Wednesday, July 8, 2009

Build Bridges For Your Career

Within leadership training participants are often taught about building resources to draw on when a need arises. One particular idea that I often refer to myself is "Knowing and Using the Resources of the Group." I love this idea and writers, unfortunately, tend to ignore this idea.

I fully understand that writing is a lonely activity. We sit at the computer for countless hours, fingers hopefully clicking away at the keyboard as the story takes shape on that screen before us. We sit late at night, hidden away in our office, or sitting at the dining room table, now clear of the dinner dishes, working alone. I hear, even more of writers that refuse to show anyone the completed manuscript until it is completely finished, and we are talking about everything through editing. We've all seen the same thing over and over again. We even see it in movies. Remember the scene in CAN'T BUY ME LOVE? She has her poetry hidden behind her books in her room and finally shows it to Ronald, but even then, is self conscious.

The problem with this, however, is that we are failing to remember that rule of leadership. Yes, it applies here and yes, the successful writers out there take advantage of it. As a writer, we have to know and use the resources of the group. We have to know what is available to us to help us improve as writers. AND, we have to take advantage of those resources and use each and every one to improve.

Of course, here is the twist. For many writers, there is no group. It is for this reason that writers need to build those bridges between the island they have created for themselves. They have to make connections with those that can be of assistance. Maybe not now, but certainly in the future. Joining constructive (and please note I use that word constructive) writing groups and organizations is the biggest start. Once in these groups, start, not with working for yourself, but with assisting others in their careers. You cannot expect to join a group and suddenly find people climbing over each other just to help you. You have to help them first.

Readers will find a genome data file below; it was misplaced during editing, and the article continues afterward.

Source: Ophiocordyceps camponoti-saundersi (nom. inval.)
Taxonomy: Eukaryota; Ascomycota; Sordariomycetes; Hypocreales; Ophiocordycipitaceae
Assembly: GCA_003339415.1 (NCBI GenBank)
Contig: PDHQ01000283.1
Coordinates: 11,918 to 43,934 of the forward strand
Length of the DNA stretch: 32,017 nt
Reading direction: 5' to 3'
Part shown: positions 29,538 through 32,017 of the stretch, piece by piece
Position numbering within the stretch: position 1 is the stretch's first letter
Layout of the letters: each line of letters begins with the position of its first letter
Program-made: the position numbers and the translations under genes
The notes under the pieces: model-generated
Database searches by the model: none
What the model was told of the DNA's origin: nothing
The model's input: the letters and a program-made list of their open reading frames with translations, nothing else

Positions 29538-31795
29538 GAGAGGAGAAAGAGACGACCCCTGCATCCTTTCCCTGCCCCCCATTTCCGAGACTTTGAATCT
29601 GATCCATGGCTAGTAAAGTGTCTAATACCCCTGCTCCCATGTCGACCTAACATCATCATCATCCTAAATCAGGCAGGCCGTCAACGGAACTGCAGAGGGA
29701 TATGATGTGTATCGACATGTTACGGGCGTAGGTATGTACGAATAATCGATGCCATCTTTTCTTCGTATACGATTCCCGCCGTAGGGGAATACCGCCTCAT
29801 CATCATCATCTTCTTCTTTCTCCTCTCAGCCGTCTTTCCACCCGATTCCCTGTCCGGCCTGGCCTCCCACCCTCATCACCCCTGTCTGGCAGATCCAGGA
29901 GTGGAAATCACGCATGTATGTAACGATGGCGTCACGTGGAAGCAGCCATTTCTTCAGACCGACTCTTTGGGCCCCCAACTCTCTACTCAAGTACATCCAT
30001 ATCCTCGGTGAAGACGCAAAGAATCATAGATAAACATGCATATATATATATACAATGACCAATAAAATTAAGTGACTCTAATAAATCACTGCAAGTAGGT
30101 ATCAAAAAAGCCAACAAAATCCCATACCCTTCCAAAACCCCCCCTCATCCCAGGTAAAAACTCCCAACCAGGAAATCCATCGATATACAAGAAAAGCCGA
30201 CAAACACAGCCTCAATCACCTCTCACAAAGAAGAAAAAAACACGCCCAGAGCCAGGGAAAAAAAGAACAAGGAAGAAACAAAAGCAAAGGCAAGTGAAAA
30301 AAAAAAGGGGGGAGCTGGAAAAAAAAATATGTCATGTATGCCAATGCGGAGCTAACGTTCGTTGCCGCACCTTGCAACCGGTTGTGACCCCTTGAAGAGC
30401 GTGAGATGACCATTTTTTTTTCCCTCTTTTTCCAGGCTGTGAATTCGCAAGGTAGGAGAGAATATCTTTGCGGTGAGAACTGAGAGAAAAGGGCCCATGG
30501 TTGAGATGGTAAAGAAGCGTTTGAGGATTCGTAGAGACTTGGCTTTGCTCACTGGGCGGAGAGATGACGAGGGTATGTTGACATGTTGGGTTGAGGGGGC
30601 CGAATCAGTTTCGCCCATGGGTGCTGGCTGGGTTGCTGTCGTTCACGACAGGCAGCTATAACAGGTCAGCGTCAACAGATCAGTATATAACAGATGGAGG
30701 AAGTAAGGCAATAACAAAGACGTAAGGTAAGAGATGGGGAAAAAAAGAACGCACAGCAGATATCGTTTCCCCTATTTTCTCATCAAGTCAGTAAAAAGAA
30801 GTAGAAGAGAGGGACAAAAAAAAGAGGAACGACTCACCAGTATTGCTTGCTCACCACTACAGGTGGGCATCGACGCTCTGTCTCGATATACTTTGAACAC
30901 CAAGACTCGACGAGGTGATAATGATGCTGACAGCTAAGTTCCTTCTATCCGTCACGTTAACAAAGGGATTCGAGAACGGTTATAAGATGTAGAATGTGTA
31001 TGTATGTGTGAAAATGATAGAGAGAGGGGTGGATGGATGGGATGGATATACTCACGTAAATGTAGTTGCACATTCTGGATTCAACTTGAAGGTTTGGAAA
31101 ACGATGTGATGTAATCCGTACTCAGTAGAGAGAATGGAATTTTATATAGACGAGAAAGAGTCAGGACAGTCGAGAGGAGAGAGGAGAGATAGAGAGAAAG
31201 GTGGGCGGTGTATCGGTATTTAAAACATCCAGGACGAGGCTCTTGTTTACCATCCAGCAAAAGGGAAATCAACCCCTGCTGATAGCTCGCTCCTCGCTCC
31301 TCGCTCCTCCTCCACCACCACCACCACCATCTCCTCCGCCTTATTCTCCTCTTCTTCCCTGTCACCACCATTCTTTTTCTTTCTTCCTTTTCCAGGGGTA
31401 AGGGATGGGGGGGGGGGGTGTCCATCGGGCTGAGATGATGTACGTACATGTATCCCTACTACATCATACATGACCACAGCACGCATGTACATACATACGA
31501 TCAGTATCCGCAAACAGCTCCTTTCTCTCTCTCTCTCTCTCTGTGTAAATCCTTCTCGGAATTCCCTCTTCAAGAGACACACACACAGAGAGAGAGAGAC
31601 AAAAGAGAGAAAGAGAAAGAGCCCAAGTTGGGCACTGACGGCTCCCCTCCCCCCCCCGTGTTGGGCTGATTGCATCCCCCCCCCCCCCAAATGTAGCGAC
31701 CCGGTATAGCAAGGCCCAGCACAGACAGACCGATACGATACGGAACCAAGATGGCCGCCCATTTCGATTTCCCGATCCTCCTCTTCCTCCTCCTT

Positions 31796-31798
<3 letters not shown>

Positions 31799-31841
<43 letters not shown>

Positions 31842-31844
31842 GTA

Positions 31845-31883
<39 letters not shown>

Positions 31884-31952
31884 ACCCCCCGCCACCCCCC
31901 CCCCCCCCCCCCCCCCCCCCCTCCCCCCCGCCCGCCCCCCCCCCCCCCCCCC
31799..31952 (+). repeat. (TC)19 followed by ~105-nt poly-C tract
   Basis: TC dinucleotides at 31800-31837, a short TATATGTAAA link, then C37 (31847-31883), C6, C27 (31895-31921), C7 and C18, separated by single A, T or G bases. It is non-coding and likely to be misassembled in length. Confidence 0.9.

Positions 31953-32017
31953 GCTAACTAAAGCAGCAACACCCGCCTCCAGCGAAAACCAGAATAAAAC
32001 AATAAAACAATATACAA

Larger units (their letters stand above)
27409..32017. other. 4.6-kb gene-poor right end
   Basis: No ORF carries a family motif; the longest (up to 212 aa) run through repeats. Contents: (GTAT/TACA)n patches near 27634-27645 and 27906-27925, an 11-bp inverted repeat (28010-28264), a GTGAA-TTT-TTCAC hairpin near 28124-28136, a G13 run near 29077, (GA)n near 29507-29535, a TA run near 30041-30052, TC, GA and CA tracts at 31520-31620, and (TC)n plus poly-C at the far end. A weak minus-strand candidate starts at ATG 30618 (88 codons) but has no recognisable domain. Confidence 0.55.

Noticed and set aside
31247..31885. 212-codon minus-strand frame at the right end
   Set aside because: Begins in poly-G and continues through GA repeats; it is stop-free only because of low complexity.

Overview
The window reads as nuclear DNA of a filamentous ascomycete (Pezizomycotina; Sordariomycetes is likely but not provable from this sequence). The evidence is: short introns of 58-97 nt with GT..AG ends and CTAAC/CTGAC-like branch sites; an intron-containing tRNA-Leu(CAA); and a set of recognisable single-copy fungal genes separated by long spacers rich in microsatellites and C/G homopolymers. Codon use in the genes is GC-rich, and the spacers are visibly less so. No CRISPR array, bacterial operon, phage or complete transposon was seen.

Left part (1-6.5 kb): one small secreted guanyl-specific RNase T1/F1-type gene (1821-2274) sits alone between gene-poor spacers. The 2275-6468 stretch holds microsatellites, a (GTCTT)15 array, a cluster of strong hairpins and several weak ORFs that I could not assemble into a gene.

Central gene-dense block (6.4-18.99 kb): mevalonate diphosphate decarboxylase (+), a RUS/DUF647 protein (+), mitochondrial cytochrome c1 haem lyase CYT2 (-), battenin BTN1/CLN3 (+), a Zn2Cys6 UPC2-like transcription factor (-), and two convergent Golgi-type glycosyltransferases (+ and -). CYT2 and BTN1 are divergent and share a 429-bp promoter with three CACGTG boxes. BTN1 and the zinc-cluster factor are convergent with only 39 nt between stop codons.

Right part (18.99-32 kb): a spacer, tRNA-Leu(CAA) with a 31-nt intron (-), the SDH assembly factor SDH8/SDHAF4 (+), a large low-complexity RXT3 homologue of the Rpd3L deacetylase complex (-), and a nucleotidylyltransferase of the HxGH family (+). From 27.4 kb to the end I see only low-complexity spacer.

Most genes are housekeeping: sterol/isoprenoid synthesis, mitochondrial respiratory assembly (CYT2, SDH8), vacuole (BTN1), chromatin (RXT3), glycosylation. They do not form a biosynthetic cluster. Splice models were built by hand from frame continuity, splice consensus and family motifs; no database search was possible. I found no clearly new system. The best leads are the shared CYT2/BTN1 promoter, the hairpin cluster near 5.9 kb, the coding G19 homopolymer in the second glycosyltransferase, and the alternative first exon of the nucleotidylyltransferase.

Once those bonds start to build, keep building those bridges. Don't stop building. It is at this point, that I call on all of those published authors out there. Remember that time when you were once a new writer begging for help? Remember how you wished and hoped for that chance to sit down, even if it was for a few minutes, with that published author you loved and pick their brain? It is time to remember that the chairs have been reversed.

I met Brenda Novak at a conferences several years ago and since that time, I have been constantly amazed at a writer that continues to build bridges. Although, at the time I met her, she was well on her way with her writing career, she was still out there, at small conferences, helping new writers, and continuing to lend support to those published authors that needed something every now and then. Where has her bridge building led to? She is continuing to do amazingly well with her writing career but, more importantly, has now moved into the amazing career of being a non-profit organization with her online auction. Who came to her help? All of those people she helped in the past.

The key is, as a writer, we can not simply sit back and focus only on our craft. We have to work on assisting others with their craft. Even as an agent, although making a ton of money is great, I am still focused on wanting to assist others with their writing careers. I go to conferences, not simply to party and get a great trip, but to meet and greet authors. To listen to what they are doing and to lend a hand. Maybe they sign with another agent. Maybe they go on to big writing careers with another agent. But I can still feel good knowing that at one point, they were a new writer, sitting at a conference with me, asking for advice on a contract or proposal, and I helped.

And maybe, some day, I might need their help and they will be there too.

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